Miso soup is a traditional Japanese soup consisting of a dried bonito and kelp stock called “dashi”, into which softened miso paste is mixed. The choice of miso paste for the miso soup defines a great deal of its character and flavor.
Miso pastes (a traditional Japanese seasoning produced by fermenting soybeans with salt and the fungus Aspergillus oryzae, known in Japanese as kōjikin (麹菌), and sometimes rice, barley, or other ingredients) can be categorized into red (akamiso), white (shiromiso), or mixed (awase).
A miso paste that has been fermented for a longer period of time, such as a red miso, gives the miso soup a stronger, deeper flavor. A miso paste that has been fermented for a shorter period of time, such as a white miso, provides a lighter, sweeter flavor.
More than 80% of Japan’s total annual production of miso goes into miso soup, and 75% of all Japanese consume miso soup at least once a day.
Miso soup was studied after the atomic bomb was dropped on Nagasaki, by a physician named Tatuichiro Akizuki. Even though he and 20 other employees were in Nagasaki treating patients with acute tuberculosis, they did not develop radiation disease. He figured out it was because he and his staff consumed large amounts of wakame miso soup. Wakame is a type of seaweed that has also been shown to help reduce radiation damage.
! Buy the most expensive konbu kelp and Wakame seaweed you can find – it’s only a few dollars. Look for konbu with a lot of white powder on it, this is where all the umami flavor is concentrated! DO NOT WASH THIS POWDER OFF!!!
For the dried bonito flakes, again go with the most expensive brand – again, it’s only a few dollars for a bag.
You’ll enjoy the finest miso soup you’ll have outside of a top restaurant in Japan, I promise!
Battle on – The GeneralissimoPrint
- Dashi Ingredients (for ½ litre dashi):
- ½ liter cold water
- 15g konbu kelp
- 15g dried bonito flakes (katsuobushi かつおぶし)
- 3 cups homemade dashi
- 3 Tbsp. miso blend – I normally use my personal blend of white, red and hatcho (barley) miso in a 60%-30%-10% ratio) – this is called Awase miso, though most versions don’t use hatcho miso – skip it if you prefer, and increase red miso to 40%
- 6 oz silken tofu or soft tofu
- 2 tsp. dried ready-to-use wakame (seaweed)
- 1 green onion/scallion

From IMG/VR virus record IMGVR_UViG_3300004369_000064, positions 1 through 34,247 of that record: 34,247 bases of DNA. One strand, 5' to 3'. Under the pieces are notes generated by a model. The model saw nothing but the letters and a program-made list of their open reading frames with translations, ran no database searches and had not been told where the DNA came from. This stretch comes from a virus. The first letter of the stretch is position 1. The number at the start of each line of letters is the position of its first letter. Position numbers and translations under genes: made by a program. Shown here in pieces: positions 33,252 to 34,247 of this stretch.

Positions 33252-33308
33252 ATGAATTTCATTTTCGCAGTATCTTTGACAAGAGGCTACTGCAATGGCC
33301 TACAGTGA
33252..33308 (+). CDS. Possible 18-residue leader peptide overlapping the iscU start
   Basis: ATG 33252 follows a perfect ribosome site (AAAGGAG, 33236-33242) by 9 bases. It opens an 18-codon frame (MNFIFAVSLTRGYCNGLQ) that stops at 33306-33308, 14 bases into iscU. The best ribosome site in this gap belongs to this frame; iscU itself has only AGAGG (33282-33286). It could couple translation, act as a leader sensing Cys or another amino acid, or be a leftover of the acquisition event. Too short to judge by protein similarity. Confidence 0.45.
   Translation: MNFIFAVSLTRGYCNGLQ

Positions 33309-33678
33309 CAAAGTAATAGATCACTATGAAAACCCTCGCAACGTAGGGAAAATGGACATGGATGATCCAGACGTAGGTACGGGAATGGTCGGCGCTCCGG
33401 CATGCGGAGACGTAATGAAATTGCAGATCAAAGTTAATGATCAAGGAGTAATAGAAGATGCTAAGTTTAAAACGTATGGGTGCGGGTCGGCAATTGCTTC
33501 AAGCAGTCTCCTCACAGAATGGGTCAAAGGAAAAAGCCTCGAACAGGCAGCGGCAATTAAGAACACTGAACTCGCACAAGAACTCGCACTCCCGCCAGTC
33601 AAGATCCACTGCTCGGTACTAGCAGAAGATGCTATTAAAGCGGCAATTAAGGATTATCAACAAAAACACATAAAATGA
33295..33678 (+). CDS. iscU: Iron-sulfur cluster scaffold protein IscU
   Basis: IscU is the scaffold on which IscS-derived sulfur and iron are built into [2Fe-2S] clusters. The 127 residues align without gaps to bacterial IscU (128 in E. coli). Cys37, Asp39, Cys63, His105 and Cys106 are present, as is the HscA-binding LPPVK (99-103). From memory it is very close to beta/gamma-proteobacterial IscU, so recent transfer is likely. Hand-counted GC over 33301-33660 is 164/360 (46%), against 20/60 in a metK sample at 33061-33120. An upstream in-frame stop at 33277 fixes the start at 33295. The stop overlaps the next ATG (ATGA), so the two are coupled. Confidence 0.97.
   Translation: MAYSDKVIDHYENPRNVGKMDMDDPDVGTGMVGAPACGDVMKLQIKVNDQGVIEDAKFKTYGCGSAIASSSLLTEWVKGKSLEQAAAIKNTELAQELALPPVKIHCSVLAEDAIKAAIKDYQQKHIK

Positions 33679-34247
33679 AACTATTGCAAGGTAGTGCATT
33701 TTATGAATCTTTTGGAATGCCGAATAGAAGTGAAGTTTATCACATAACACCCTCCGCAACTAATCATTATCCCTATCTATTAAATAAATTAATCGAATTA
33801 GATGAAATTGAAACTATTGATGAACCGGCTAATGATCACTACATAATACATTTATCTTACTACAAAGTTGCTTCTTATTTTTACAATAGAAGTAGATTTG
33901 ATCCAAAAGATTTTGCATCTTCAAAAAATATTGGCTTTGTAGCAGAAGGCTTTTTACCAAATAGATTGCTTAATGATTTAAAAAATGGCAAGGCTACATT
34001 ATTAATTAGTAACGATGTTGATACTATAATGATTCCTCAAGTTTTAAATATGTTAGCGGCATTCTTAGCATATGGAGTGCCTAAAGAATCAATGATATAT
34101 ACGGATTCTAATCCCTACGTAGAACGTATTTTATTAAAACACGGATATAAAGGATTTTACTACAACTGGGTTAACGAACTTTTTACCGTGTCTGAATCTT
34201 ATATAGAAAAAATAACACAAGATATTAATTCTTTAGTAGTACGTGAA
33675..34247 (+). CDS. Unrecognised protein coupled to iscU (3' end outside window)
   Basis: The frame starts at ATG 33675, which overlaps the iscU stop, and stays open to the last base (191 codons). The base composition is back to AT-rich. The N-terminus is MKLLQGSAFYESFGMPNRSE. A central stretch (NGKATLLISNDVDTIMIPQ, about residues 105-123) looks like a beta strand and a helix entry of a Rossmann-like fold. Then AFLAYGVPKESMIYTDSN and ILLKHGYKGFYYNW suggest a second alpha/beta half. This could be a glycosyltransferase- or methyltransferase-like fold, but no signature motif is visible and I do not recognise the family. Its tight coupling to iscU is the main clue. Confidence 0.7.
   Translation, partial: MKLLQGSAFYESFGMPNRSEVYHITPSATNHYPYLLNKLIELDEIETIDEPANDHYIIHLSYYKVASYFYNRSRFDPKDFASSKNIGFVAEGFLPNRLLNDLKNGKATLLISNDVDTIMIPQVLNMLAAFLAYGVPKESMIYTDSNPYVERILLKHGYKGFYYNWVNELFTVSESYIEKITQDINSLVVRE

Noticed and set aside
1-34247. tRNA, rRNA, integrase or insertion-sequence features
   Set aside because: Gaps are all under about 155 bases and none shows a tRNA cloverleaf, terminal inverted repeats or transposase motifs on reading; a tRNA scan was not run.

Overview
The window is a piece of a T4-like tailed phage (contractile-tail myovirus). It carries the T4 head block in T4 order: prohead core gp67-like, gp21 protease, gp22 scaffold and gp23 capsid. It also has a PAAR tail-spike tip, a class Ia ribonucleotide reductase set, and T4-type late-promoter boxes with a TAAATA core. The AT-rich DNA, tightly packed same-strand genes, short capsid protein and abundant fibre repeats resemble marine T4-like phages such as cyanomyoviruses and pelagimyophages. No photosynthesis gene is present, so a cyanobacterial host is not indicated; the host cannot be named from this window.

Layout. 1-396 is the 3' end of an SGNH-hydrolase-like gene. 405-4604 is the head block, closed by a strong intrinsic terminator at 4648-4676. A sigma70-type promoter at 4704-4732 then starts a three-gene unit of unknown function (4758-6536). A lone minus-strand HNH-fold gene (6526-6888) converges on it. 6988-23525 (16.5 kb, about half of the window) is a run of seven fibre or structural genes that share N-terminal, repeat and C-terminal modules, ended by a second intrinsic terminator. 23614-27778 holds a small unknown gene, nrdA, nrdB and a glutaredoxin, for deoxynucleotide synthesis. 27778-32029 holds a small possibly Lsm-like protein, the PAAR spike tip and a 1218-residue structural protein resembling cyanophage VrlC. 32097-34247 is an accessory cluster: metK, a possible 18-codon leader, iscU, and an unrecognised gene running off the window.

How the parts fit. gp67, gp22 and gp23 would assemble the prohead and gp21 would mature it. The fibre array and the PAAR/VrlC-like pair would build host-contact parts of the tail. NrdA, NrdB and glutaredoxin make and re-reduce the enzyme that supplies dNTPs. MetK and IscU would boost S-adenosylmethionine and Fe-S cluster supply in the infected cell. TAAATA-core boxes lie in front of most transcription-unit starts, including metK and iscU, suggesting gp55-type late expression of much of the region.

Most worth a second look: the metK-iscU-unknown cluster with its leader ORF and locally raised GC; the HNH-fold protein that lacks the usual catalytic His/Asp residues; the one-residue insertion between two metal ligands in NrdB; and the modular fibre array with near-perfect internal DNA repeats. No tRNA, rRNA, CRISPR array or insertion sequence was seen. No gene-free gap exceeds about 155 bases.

- For the dashi:
- Prepare the Primary Dashi (Ichiban Dashi, 一番 出し)Put the konbu kelp into cold water in a pot (don’t wash it!). Heat uncovered for about 10 minutes and when it is just below the boiling point, remove the konbu. Do NOT boil the konbu – it becomes bitter! If you insert your thumbnail into the konbu and you feel the flesh is soft, it means the water has sufficient flavor. If it still remains tough, put the konbu back for 1-2 minutes into the water, adding some more (2 tablespoons) cold water to stop it from boiling.
- Remove the konbu.
- Bring the stock to a boil. Add 2 more tablespoons cold water and immediately add the dried bonito flakes.
- Bring once more to a boil, and quickly put aside. Wait for the flakes to fall down to the bottom of the pan (it will take at most 1 minute). Remove the foam and filter the stock through a sieve lined with a piece of cheesecloth.
- For making the miso soup:
- Soak dried wakame in water to rehydrate for 10 minutes and drain well. Finely slice the green onion.
- Put 1 Tbsp. of miso in a ladle (or strainer) and blend it with dashi until it is thoroughly mixed (skipping this step guarantees lumps). Continue this process until miso is all used. Usually for each cup of dashi, you will need about 1 Tbsp. of miso.
- If you decide to add tofu in your miso soup, be aware that tofu dilutes the soup a bit, so you might want to add ½ Tbsp. more miso.
- Put the rehydrated wakame and sliced green onions in each bowl. If using, cut tofu into ½” (1 cm) cubes and add to the soup. Stir very gently without breaking the tofu.Return the miso soup to a slight simmer until heated through and pour into the bowls. Be careful not to boil the miso soup because miso will lose flavor.
- Category: Recipes
- Calories: 83.06 kcal
- Sugar: 1.2 g
- Sodium: 778.79 mg
- Fat: 3.81 g
- Saturated Fat: 0.75 g
- Carbohydrates: 4.85 g
- Fiber: 0.92 g
- Protein: 8.47 g
- Cholesterol: 1.79 mg
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